Called Away

A climate change researcher visits his son and his son's young family to tell them he'll be away at a conference and they should keep his wife in good cheer in his absence. They visit his home and get a shock.


1. Called Away



                     Called Away



          “Daddy! Mummy! Daddy! Daddy! Mummy!”

Six-year-old Ellie’s piping voice jerked them up on their beach towels. Bill cricked his neck as he sat up.  Jean, who was reading, dropped her book. Ellie’s brother, Leo, should be with her. He was a fairly level-headed fourteen.  Had he left her?

It was early September and the final day of their holiday. They were in Hunstanton where Bill had spent many a summer as a child. It had become as special for him as it was for his mother who came from the district. His parents had eventually bought a cottage nearby, which he now borrowed for his young family’s holidays.

        He had slept badly the night before, beset by a nightmare in which he was driving their car flat out through misty fenland, the accelerator pedal inexplicably stuck to the floor. Tall reeds swept by on either side and rabbits sprang into their path. He fought with the steering-wheel to avoid them and Jean cringed in the seat beside him, scared the car would overturn.

He had woken early that morning and had dozed off again on the sand as the children played nearby. He squeezed the back of his neck hard as he looked around.

         Ellie ran over to them from the gaggle of children, parents, beach umbrellas, pails and spades sticking up out of the sand a few yards away.  Bill could just make out Leo among them, his green hat with the feather bobbing about.

 “I’m not going to wear that Christopher Robin thing,” he had said ungraciously when Jean had given him the white cloth hat she had bought for him. “I’m not a baby.”

So Bill had given him the Tyrolean souvenir hat that he had abandoned to the cupboard under the stairs almost from the moment he had bought it.

 Leo had had sunstroke once and popular belief held that a second stroke would be fatal. Jean insisted he wore a hat on the beach even on cloudy days. “Violet rays come through the clouds, you know. They can roast you to a deep shade of purple. So what else can they do? I don’t know, but we’re taking no risks.”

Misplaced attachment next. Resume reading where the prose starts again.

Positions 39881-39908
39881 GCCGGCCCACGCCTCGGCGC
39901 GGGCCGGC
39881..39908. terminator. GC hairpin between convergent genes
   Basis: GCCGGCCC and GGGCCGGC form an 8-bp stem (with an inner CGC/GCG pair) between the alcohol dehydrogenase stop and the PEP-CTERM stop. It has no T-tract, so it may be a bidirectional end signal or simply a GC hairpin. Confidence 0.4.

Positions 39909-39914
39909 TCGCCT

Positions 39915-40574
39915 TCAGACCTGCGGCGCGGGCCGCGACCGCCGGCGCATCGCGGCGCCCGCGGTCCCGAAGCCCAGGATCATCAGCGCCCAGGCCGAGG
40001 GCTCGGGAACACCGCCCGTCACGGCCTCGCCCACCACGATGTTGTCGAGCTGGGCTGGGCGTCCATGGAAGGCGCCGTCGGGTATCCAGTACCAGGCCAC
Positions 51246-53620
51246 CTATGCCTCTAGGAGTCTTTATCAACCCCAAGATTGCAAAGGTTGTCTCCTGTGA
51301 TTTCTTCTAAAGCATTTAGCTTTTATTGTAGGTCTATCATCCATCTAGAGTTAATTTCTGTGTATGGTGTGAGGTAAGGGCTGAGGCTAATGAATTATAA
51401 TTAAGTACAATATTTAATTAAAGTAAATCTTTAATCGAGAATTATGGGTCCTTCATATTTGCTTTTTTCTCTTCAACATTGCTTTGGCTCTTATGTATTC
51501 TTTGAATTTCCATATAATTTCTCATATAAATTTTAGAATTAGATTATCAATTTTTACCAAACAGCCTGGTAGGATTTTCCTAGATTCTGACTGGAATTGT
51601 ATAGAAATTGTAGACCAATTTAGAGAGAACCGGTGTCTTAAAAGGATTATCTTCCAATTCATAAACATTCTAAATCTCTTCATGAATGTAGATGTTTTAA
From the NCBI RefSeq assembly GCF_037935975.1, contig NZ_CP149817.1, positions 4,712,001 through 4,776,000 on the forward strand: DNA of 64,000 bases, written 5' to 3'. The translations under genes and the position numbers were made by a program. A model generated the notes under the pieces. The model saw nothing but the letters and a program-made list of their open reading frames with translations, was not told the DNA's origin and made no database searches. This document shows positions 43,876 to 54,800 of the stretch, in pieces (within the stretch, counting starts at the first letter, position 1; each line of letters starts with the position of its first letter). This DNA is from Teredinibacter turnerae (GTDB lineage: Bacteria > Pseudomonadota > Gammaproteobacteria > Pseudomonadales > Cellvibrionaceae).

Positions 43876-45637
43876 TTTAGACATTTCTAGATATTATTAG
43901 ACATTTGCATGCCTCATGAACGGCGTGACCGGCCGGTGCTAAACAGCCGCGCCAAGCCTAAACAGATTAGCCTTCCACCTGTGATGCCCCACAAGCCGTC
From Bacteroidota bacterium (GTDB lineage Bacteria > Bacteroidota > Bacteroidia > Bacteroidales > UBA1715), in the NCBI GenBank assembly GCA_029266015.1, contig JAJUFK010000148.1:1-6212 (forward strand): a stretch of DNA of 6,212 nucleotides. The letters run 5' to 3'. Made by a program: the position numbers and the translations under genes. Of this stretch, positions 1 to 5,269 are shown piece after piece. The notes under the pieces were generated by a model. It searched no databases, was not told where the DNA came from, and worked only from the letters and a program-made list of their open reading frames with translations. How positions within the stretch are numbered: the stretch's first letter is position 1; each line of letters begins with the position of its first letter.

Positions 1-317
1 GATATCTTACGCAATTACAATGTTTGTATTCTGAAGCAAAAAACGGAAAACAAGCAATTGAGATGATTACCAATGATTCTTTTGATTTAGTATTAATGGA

Ellie pulled at Bill’s arm, her impish face alight with excitement. “Daddy! Granddad is here!”

Bill was now sure she was up to some mischief.  “How can Granddad be here? He’s in Cambridge.”

Jean came over and knelt beside them. She pushed the curls back from Ellie’s face. “Are you fibbing, or have you contrived to get sunstroke too on an overcast afternoon?”

“I’m not fibbing, Mummy. Leo is talking to Granddad over there. What’s ‘contrived’ mean?”

Jean was trying to light a cigarette against the wind and didn’t answer. Bill screwed up his eyes and looked past her at the gathering from where Ellie had come. Leo was talking to a man whose head was out of sight amongst the umbrellas but whose trouser legs were visible.

Bill smiled as he thought of his parents. They had met as students in Cambridge, where his father, Joe, had eventually settled into an academic life. Both positive people in their different ways, they seemed oddly mismatched superficially: Joe, totally taken up with research on climate change; Anne, apparently more down-to-earth with household concerns, but with her own special dream of animal welfare.  There was a time when she held her own clinic for injured birds on their back porch. Some had had broken wings. Others had alighted on the sharp anti-pigeon perches installed on some window ledges and had lost claws, crippling their ability to strut in the way pigeons do. Anne had splinted wings, disinfected wounds and generally coddled them till they flew off, Joe helping to feed them in an absent-minded sort of way. He had teased her about the angry letters she fired off to the press about the treatment humans meted out to animals; she, in turn, had serious doubts about his work. “We need another Winston Churchill to tell the world it’s got to stop appeasing tax-payers,” she would say. “Most people don’t believe in climate change, or don’t want to. So they don’t want to pay up to fight against it.”

Bill got up. “Jeanie, we’d better see what’s happening. Ellie’s very excited about something and Leo is talking to somebody. I don’t really see how my dad can be here. There’s no reason for him to come.”

They walked over to the umbrellas and deck chairs and prone figures on beach towels and sure enough the man to whom Leo was talking was his grandfather.

“Good heavens, Dad! What are you doing here?” Bill’s face puckered with anxiety. “Why have you come? Is everything all right? How is Mum?”

Joe chuckled. “No panic. Your mother’s well. And the house still stands. I’m off on my travels again.”

“Don’t tell me! You’re going to another conference.”